These are the remnants of the last supernova known to explode in our galaxy whose light has reached Earth. It lit up the night sky in 1604 and attracted the attention of Johannes Kepler himself. But it's only in the last couple of decades that we've developed the technology to understand exactly what kind of supernova this is.
Indeed, Kepler and his contemporaries didn't even have the benefit of telescopes when studying this supernova, let alone giant orbiting space telescopes that can see across all parts of the electromagnetic spectrum. Modern astronomers have all those resources, and so they have been able to determine just what sort of stellar explosion created the last Milky Way supernova visible to human eyes, as NASA explains:
The supernova produced a bright new star in early 17th century skies within the constellation Ophiuchus. It was studied by astronomer Johannes Kepler and his contemporaries, without the benefit of a telescope, as they searched for an explanation of the heavenly apparition. Armed with a modern understanding of stellar evolution, early 21st century astronomers continue to explore the expanding debris cloud, but can now use orbiting space telescopes to survey Kepler's supernova remnant (SNR) across the spectrum.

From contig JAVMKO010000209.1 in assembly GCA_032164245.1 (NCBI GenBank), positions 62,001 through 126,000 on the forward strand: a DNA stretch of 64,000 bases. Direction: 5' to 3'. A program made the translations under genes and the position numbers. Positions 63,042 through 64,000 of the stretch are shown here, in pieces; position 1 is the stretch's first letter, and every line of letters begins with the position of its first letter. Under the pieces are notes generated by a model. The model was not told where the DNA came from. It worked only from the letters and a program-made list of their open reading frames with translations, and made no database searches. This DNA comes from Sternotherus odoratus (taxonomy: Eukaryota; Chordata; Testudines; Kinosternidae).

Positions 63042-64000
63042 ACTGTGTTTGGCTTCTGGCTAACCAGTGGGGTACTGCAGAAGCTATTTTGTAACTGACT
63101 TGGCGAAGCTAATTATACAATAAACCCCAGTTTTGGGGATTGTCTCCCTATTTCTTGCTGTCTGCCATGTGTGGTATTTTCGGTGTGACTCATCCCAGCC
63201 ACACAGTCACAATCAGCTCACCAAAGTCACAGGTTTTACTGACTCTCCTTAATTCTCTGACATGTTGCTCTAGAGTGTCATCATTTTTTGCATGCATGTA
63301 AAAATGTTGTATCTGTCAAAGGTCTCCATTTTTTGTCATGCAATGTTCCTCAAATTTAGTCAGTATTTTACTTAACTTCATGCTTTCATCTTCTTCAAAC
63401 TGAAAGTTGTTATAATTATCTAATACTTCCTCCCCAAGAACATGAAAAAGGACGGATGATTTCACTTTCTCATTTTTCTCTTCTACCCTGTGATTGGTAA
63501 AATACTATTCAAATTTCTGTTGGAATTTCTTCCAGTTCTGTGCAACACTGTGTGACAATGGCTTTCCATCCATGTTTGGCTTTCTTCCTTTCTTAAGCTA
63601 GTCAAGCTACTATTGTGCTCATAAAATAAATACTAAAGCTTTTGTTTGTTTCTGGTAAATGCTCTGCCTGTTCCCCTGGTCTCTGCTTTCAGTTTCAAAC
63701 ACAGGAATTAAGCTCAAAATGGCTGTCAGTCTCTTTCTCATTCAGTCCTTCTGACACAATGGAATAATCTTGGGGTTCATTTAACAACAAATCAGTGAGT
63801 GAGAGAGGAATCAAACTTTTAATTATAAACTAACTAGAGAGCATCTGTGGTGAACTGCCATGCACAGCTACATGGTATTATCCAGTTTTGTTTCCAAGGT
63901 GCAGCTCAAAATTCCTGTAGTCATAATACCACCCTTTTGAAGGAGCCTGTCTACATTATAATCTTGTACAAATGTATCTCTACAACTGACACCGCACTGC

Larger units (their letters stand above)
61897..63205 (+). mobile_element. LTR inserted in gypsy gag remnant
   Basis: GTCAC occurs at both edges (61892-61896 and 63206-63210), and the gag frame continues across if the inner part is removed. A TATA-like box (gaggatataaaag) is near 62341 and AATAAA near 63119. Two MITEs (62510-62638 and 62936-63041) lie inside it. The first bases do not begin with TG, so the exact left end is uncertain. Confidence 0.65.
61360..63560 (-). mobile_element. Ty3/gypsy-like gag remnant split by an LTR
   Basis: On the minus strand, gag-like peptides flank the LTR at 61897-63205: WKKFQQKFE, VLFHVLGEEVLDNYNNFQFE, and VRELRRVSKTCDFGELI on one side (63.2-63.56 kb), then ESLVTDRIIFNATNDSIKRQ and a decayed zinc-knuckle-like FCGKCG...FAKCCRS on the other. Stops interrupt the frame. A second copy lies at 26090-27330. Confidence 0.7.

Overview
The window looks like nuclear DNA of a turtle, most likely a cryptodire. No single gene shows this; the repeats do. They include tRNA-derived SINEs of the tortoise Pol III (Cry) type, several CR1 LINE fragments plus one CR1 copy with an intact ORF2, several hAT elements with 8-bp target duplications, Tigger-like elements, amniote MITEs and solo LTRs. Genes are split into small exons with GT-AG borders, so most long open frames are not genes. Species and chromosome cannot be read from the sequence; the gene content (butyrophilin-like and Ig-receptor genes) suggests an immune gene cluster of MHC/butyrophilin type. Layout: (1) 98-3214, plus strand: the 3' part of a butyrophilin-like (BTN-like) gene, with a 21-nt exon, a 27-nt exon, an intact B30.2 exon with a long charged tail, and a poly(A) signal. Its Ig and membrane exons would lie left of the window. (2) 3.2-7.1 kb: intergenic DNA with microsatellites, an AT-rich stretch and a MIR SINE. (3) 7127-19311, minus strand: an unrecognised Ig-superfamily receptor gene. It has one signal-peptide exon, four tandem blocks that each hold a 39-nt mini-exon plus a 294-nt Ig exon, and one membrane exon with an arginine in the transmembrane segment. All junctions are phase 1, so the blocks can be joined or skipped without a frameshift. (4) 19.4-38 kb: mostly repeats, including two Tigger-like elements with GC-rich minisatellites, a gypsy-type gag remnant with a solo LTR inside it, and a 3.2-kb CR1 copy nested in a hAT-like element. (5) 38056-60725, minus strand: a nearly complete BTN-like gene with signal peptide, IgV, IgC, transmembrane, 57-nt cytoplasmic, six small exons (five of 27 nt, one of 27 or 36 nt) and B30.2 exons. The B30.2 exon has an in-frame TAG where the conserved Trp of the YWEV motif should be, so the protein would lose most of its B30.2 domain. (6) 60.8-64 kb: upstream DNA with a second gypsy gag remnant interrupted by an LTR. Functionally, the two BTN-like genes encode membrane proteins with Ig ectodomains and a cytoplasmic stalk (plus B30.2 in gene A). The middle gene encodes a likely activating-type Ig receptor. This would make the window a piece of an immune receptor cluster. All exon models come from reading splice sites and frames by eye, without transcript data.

Recent X-ray data and images of Kepler's supernova remnant taken by the orbiting Chandra X-ray Observatory has shown relative elemental abundances typical of a Type Ia supernova, and further indicated that the progenitor was a white dwarf star that exploded when it accreted too much material from a companion Red Giant star and went over Chandrasekhar's limit. About 13,000 light years away, Kepler's supernova represents the most recent stellar explosion seen to occur within our Milky Way galaxy.
For more on this and other amazing images, check out NASA's Astronomy Photo of the Day.
Image Credit: X-ray: NASA/CXC/NCSU/M. Burkey et al. Optical: DSS